When you’re a kid, your siblings are a pretty big part of your life. They are your playmates and your roommates. They act as teachers, even if the biggest lesson you learn is to not be so gullible. They flip-flop between being trusted allies and sworn enemies. If nothing else, they are the people in your life who are always there, whether you want them to be or not.
But as you get older, your siblings aren’t conveniently in the room next door. You can’t just find them in the kitchen on a Saturday night and say, “Hey, wanna watch SNICK?” As you transition from the family you grew up in to a family you’ll grow yourself, staying in touch with siblings can become tricky.
This past weekend I traveled to Mexico with my family. My older brother’s girlfriend (who is AWESOME, by the way), hooked us up with a condo, so we had access to a beautiful beach along with a swimming pool and hot tub. The trip to Mexico in itself was wonderful, but I think one of the things I enjoyed the most was being able to spend time with my two brothers.
It’s been a while since I’ve hung out with my just brothers and no other extended family. We were never estranged or anything like that, but we aren’t exactly the super close, Brady Bunch-like siblings you see on TV. Plus, we’re currently living in three different states.
As far as age goes, one of my brother’s was always four years ahead of me in school, while the other was always four years behind. When you think about it, four grades apart is a big deal. It’s the difference between elementary school and middle school, middle school and high school, high school and college… you get the picture. We were never really in the same school at the same time, so it makes sense that we didn’t have many in-depth conversations on what was going on in our lives. We were always in different stages.
We have finally all caught up to one another and are currently in the same stage of life: our 20s. While early-20s, mid-20s and upper-20s all vary as far as goals and experience, we are still able to relate to each other better than, say, a kindergartener, a fifth-grader and a high school freshman.
I’m excited to start this new “adult relationship” phase with my brothers. I always imagined it would happen, most likely because my aunts and uncles are all so close.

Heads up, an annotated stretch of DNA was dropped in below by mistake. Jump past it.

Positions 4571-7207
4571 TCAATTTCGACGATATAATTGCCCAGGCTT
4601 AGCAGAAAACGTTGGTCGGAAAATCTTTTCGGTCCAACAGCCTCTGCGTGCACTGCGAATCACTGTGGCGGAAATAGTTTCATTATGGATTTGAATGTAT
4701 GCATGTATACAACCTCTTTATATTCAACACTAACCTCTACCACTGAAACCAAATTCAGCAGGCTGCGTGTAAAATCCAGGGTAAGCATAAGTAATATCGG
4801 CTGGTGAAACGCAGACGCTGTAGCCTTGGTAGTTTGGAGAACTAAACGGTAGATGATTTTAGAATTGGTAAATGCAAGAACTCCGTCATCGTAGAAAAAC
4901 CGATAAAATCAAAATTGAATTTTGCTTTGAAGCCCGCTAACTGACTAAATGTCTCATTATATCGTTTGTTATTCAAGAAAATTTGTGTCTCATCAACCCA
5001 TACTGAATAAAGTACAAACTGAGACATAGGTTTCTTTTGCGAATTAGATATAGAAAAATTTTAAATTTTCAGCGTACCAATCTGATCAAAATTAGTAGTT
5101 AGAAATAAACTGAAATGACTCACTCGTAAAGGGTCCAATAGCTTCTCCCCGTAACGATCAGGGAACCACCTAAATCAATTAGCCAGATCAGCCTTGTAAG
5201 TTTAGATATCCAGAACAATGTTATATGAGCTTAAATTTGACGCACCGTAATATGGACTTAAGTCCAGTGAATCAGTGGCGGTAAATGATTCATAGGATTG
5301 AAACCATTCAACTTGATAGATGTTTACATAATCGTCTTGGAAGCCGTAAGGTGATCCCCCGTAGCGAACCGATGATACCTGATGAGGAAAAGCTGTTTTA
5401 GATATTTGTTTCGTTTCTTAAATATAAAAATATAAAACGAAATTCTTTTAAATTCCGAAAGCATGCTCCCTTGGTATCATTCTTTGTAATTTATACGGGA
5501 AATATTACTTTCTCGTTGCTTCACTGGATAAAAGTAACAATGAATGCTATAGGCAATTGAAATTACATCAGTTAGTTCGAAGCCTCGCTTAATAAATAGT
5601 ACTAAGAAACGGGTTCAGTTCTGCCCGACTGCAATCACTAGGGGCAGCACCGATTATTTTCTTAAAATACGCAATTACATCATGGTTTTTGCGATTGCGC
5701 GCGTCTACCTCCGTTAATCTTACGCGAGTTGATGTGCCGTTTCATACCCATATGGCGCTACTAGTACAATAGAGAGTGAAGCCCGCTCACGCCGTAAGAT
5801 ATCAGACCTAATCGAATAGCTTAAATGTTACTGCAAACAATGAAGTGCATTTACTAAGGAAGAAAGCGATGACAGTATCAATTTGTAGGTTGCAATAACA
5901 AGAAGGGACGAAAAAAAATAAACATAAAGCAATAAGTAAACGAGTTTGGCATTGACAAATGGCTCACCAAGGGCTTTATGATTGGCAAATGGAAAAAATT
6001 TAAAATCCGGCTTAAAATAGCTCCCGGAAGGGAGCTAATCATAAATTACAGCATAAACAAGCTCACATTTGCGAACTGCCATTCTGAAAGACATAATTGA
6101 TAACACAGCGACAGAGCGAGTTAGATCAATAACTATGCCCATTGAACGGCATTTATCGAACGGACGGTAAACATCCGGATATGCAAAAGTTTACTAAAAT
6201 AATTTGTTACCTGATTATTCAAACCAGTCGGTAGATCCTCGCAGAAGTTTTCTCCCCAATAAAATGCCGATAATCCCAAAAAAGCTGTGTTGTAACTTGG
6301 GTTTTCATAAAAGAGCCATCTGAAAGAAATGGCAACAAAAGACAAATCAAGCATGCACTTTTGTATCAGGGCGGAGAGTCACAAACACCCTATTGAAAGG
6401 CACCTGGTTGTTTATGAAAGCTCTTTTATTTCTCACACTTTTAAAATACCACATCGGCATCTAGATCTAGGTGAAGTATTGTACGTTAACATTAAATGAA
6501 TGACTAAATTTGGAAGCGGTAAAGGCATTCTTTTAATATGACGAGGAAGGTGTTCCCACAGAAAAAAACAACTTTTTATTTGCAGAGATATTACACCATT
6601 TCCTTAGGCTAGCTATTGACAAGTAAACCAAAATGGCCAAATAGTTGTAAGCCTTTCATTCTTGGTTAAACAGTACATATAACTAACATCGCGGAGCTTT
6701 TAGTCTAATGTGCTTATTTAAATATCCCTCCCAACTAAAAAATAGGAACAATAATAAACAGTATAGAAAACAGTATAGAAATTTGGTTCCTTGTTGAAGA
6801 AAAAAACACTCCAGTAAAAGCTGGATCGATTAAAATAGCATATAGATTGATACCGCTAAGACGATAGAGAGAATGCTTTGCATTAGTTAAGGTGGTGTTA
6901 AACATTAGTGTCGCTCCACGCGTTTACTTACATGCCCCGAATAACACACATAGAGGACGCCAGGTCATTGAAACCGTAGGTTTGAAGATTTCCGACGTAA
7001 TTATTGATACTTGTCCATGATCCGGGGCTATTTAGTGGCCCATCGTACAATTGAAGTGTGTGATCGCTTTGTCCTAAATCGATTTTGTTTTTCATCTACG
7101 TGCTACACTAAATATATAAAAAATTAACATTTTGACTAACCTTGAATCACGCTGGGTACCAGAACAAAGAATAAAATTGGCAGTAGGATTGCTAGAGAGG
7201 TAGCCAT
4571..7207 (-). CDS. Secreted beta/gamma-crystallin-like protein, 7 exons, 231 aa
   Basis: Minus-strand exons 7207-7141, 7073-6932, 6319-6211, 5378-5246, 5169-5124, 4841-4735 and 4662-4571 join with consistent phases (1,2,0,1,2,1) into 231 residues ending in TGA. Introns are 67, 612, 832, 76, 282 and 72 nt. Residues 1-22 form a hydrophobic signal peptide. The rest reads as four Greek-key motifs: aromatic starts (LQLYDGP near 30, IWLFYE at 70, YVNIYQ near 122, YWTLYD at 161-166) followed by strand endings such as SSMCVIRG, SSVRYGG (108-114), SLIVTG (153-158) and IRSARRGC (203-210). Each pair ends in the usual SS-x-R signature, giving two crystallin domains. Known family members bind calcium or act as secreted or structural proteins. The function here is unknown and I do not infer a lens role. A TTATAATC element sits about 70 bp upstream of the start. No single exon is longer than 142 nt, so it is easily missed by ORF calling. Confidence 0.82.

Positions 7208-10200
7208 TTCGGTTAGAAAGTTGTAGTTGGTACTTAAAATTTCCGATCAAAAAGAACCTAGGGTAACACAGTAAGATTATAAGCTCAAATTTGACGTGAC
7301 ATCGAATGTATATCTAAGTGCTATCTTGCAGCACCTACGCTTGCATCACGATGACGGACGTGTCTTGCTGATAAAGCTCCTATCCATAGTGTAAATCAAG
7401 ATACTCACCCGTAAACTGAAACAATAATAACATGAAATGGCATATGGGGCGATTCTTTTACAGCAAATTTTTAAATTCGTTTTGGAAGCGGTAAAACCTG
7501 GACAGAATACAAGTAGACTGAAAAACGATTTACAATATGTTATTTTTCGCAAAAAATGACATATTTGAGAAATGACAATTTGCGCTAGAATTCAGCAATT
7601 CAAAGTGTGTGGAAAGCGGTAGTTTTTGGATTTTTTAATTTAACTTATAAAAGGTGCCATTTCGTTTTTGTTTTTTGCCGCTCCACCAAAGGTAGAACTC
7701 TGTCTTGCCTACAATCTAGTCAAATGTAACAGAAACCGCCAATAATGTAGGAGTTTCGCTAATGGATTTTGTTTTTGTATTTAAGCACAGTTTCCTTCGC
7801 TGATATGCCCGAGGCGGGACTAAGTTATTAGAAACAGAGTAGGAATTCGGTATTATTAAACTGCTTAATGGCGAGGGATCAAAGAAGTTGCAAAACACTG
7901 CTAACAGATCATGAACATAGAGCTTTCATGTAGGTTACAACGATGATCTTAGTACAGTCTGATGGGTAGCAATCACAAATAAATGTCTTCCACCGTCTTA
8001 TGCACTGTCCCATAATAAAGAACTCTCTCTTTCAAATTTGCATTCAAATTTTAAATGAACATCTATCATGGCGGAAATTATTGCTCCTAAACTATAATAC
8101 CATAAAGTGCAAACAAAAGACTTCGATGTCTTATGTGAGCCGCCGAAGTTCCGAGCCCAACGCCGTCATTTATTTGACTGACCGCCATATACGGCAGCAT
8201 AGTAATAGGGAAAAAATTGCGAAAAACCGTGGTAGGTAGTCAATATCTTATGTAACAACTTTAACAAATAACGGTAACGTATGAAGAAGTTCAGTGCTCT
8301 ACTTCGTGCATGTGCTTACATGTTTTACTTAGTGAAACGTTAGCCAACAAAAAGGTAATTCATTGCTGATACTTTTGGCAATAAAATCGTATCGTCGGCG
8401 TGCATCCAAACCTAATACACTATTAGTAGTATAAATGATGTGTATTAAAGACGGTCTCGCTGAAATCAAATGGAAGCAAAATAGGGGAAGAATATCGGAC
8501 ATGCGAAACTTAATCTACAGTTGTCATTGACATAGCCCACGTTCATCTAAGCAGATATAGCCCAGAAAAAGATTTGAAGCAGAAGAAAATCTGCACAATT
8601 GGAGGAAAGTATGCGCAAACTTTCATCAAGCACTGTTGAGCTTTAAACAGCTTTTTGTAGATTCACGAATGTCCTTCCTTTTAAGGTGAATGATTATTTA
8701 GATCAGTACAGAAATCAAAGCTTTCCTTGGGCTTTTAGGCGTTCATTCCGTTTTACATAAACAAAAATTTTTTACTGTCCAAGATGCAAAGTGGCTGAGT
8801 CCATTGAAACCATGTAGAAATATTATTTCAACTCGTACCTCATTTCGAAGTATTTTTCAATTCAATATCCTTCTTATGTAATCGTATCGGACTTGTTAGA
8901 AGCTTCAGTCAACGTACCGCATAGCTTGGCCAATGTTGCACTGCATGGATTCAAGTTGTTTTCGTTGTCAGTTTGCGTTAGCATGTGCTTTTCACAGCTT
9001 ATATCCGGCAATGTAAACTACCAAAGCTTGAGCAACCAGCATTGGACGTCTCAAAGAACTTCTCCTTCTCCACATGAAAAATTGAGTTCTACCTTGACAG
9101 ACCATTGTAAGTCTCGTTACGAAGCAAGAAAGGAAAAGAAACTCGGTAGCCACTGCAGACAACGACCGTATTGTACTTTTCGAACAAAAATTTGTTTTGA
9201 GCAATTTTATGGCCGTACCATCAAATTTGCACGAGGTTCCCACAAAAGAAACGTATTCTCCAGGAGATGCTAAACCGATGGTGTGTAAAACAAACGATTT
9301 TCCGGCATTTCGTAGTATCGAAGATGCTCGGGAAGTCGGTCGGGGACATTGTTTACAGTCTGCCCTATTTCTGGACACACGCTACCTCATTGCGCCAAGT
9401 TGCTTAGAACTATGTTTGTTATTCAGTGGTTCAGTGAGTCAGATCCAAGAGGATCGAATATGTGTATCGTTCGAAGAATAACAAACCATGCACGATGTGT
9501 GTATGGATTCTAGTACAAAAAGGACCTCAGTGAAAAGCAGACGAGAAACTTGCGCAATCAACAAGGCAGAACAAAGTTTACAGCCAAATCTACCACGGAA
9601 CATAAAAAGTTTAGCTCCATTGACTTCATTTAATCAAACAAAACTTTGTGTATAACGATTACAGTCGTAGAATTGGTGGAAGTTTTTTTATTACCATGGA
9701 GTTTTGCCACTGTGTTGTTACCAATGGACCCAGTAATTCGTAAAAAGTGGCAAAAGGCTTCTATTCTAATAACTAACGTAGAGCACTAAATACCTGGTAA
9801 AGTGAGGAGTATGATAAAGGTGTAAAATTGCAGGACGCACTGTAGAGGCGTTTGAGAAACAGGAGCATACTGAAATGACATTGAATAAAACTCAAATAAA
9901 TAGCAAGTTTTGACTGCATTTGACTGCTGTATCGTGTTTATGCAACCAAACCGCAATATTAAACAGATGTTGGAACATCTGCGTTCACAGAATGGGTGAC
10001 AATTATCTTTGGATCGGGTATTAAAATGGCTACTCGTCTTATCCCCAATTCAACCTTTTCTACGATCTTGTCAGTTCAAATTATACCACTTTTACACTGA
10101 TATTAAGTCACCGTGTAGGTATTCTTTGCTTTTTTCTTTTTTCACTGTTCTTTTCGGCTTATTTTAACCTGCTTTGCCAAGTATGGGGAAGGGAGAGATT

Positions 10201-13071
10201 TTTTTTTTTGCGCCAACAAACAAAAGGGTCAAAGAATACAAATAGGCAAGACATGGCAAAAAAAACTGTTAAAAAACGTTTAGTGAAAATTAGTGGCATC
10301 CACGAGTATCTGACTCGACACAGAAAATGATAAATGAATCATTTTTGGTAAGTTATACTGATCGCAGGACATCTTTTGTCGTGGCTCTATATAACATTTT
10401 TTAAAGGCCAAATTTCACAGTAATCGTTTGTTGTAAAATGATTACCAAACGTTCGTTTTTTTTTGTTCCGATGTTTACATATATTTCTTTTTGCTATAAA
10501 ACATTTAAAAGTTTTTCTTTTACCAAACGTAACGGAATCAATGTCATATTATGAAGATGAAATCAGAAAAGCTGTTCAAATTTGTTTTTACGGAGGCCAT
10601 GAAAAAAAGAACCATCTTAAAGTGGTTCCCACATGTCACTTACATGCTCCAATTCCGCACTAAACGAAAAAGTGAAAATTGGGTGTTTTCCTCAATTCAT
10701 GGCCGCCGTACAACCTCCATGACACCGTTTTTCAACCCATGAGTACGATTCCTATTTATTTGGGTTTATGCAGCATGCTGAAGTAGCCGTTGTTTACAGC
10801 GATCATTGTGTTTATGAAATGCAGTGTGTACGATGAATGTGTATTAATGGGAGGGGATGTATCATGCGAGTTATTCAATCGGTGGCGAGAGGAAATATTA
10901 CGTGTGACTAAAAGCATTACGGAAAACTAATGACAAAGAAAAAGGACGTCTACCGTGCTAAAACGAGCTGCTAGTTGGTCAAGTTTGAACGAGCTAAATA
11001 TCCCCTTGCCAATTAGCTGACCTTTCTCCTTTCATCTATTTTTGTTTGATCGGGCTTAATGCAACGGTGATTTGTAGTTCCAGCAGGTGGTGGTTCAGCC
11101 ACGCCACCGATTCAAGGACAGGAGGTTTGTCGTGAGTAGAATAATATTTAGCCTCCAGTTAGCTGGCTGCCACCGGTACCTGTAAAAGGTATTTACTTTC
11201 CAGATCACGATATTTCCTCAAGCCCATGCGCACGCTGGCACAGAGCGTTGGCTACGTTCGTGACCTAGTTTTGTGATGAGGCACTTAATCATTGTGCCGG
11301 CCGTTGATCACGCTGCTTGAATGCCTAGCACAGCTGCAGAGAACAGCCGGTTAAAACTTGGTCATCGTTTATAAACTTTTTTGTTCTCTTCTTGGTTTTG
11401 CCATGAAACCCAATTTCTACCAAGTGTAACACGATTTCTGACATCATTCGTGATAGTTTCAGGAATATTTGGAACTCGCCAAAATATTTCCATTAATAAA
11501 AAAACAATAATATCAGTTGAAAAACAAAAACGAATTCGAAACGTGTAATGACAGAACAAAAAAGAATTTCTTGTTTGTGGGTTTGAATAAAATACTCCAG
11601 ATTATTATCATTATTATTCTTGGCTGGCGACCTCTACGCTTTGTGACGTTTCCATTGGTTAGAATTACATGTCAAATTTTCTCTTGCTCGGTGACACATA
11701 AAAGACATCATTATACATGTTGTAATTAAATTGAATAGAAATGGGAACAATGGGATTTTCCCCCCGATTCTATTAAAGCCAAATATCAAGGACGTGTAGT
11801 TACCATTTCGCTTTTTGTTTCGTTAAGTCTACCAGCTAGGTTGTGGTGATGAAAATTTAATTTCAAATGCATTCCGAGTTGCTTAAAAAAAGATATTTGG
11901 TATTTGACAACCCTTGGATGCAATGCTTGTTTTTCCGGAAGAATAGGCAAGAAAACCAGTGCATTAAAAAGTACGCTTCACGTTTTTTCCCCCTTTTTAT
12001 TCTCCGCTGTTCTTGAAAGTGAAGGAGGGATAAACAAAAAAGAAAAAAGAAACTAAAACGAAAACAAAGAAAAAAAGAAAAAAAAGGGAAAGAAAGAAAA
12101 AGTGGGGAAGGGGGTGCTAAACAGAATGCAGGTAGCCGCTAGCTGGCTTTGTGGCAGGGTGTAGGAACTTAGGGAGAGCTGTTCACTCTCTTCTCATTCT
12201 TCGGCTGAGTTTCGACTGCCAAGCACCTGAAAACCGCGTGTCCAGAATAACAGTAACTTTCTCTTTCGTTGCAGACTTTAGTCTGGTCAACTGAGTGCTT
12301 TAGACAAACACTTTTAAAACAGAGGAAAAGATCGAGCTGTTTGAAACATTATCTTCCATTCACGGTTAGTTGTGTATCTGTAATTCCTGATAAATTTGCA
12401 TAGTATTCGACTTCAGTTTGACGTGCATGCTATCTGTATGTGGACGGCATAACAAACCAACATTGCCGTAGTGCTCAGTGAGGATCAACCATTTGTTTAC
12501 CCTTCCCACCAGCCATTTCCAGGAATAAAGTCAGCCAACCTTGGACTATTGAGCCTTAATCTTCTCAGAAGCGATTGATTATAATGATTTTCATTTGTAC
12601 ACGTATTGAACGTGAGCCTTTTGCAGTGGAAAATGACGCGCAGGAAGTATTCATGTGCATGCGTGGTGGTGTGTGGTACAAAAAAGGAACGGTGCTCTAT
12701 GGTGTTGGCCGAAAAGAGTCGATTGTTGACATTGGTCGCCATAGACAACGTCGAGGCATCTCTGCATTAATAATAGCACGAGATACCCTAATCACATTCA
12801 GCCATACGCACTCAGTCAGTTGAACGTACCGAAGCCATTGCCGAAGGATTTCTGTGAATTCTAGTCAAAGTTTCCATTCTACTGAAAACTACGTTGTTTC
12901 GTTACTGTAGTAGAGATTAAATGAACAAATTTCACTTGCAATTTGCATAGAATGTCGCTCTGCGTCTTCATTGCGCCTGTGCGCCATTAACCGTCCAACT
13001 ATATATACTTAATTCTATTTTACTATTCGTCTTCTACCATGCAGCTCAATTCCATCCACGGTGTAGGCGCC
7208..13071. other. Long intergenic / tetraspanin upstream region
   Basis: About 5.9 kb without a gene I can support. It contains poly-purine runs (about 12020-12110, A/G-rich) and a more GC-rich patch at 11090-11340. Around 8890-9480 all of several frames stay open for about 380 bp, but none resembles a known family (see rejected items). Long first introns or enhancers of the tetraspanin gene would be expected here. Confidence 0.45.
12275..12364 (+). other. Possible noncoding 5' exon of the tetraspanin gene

So why is staying in touch with your siblings as adults important? Here are a few reasons:
They can help you learn more about yourself
Yes, your siblings can tell you all about the crazy things you did when you were five, but that’s not what I’m talking about. Now that you’re older and your personalities are more established, you may find that you and your siblings have similar tendencies. You might have habits or ways of communicating that you never even noticed until seeing that your siblings do the same things. Whether or not you want to jump into a deep psycho analysis from here is up to you. But it’s nice to have that option.
They give good advice
What? Advice from your brother (or sister)? The last time you took advice from a sibling you wound up in a rabbit cage. Well believe it or not, adult siblings are more mature and can actually give you some solid guidance. Whether it be finances, job-hunting or relationships, you have great resources right at your fingertips.
They are a sturdy link to your past
Friends come and go, but siblings are usually a constant in your life. You can always count on them when it comes to reminiscing about your childhood. They can also fill in the gaps on what you don’t remember, or give you a better perspective on events you may have been too young to fully comprehend at the time.
They are the anchors of your future
If you’re a family-oriented person, your siblings will play a big part in helping you establish your own family. They will be the godparents and the crazy aunts or uncles. They might have kids of their own and provide your children with instant friends. They are the ones who make holidays seem more festive. Ultimately, your siblings will keep you grounded to your past far into the future.
They’re your family
Everyone has different relationships with their families. But it’s important to stay in touch with all of your family members, even if you talk to some more than others. You all have shared experiences, and in the event of a tragedy your siblings will be important members of your support group. And sadly, tragedies will occur.
Are you close with your siblings? Do you think it’s important to maintain relationships with your brother(s) or sister(s)?